Just listen to how this religio-political lizard brain fear sounds to ears untrained by a particular kind of socialization:

1. Illegal immigrants. The “illegal” is all we need to know. No matter the reason, no matter that they’re children, they’re illegal. Period. And if that weren’t enough, they’re stealing from us … our jobs, our children’s education, our social welfare services. These people are subverting law and order, taking advantage of the system for stuff that rightly belongs to us.

2. Poor families on food stamps. They’re all drug addicts and welfare con-artists. We shouldn’t be supporting people who choose not to work.

3. Same sex marriage. Traditional marriage between a man and a woman has been the normative civil arrangement Biblically and throughout most of history. We shouldn’t be throwing over millennia of interpretive tradition and historical convention just to please the politically correct masses clamoring for it. They’re weird. They pose a threat to traditional marriage. By giving them a seat at the ecclesiastical and cultural table, we’re risking having our children molested … and if not molested, then proselytized to adopt the “gay lifestyle.”

  • It doesn’t matter that Biblical interpretation has evolved on any number of issues over the years [e.g., slavery, women’s role in the home and the church), or that the idea of “traditional marriage” as the voluntary relationship between a man and a woman for the purposes of love and not for economic or political stability is a fairly modern arrangement—without the weight of tradition.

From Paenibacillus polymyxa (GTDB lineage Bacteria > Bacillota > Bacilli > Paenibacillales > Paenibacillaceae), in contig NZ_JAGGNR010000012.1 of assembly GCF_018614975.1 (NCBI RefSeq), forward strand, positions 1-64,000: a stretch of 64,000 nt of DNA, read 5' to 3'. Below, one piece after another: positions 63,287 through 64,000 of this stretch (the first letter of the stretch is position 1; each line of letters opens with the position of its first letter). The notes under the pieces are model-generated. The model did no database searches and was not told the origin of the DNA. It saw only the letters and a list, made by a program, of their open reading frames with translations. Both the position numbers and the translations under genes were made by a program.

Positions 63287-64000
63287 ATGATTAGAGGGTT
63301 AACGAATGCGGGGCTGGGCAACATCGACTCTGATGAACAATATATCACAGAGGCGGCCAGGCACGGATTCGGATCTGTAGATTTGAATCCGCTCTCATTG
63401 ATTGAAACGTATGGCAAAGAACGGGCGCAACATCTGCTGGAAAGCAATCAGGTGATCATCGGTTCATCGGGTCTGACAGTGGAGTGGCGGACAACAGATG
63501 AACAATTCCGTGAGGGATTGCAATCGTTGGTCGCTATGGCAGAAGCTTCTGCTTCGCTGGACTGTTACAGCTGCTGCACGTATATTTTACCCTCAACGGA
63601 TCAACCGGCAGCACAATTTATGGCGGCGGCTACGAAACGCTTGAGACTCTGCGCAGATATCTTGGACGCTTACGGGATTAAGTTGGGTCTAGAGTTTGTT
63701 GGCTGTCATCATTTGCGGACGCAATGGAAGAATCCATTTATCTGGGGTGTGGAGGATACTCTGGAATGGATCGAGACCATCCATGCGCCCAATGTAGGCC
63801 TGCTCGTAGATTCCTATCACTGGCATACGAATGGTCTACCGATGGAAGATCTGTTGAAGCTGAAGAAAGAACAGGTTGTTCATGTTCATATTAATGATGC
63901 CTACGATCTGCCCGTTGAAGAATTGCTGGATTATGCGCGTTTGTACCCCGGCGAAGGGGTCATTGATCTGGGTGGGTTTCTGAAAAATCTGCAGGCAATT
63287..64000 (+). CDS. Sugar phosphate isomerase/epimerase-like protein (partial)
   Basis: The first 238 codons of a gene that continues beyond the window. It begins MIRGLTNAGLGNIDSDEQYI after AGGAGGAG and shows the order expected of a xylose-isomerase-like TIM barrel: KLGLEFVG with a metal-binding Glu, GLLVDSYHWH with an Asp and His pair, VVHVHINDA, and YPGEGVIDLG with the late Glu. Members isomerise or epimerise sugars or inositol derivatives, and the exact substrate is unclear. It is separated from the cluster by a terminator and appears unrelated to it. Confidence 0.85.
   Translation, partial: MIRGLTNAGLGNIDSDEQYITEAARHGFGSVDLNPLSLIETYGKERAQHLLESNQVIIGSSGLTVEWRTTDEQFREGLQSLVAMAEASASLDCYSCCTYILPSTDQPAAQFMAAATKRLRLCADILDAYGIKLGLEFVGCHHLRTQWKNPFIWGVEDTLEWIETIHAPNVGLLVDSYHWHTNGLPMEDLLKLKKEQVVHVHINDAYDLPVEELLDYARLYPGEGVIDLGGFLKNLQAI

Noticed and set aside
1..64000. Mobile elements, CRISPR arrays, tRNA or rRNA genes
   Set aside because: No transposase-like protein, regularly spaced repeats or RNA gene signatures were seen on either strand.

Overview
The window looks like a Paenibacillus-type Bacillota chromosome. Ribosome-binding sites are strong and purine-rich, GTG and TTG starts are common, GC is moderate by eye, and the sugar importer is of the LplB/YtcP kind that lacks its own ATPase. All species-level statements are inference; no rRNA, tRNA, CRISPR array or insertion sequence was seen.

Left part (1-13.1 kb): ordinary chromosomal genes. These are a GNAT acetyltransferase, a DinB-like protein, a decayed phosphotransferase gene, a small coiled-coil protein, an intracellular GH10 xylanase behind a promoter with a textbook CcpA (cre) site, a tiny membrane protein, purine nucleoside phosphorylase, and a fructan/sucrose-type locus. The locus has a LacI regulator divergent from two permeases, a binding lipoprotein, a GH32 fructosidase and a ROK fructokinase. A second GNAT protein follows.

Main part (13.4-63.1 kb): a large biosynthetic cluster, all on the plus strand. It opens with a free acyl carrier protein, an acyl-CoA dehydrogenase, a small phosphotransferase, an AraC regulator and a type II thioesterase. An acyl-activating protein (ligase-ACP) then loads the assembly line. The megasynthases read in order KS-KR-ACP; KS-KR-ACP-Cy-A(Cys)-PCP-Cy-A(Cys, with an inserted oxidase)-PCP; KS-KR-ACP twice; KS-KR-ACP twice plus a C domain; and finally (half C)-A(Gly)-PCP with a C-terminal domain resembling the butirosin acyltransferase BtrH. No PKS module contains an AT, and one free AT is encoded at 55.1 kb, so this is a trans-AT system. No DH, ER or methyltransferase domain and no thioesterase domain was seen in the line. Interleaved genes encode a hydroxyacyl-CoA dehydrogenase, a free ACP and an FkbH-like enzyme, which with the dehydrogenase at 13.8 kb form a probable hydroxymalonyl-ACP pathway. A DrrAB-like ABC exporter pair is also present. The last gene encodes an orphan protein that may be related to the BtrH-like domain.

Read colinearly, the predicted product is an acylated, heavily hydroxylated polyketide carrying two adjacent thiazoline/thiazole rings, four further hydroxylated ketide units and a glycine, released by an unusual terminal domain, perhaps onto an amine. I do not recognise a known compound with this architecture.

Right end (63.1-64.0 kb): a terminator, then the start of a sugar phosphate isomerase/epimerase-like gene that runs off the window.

• It doesn’t matter that LGBT people do not molest children at a higher rate than heterosexuals.
  • It doesn’t’ matter that you can’t convert straight people. It doesn’t matter that not one heterosexual marriage is threatened by same sex marriage, that “the sky hasn’t fallen” in the nineteen states that allow same sex marriage; it seems certain that somebody’s getting something they don’t deserve, and it’s costing the rest of us.

I could go on: The questioning of Israel’s contribution to the civilian casualties in Gaza, opposition to the Affordable Care Act, opposition to any gun control legislation, denial of climate change science, etc. You get the point. Regardless of the issue, some people’s position on it is formed by the lizard brain fear that somebody is getting something they don’t deserve … and that it’s coming at my expense.

Look, I’m not saying there aren’t things to be afraid of. There are. But if you happen to follow Jesus, shouldn’t the things you’re most afraid of be that you’ll get yours at the expense of someone else?

We all have fears we react to. It’s the way we were created. But some fears should be recalibrated, some emotional hard drives should be overwritten.

All I’m saying is: If we claim to be on Jesus’ team, shouldn’t we be afraid that the fears we have imprinted on our brains run contrary to the movement of the reign of God—a reign in which we seek to deny ourselves in favor of others, in which we cease worrying about securing our lives rather than laying them down?

via Articles – [D]mergent http://ift.tt/1op05eS

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About Derek Penwell

Derek Penwell is an author, editor, speaker, and activist. He is the senior minister of Douglass Boulevard Christian Church (Disciples of Christ) in Louisville, Kentucky and a former lecturer at the University of Louisville in Religious Studies and Humanities. He has a Ph.D. in humanities from the University of Louisville. He is the author of The Mainliner’s Survival Guide to the Post-Denominational World, from Chalice Press, about how mainline denominations can avoid despair in an emerging world. He currently edits a blog on emergence Christianity, dmergent.org, and blogs at his own site at derekpenwell.net.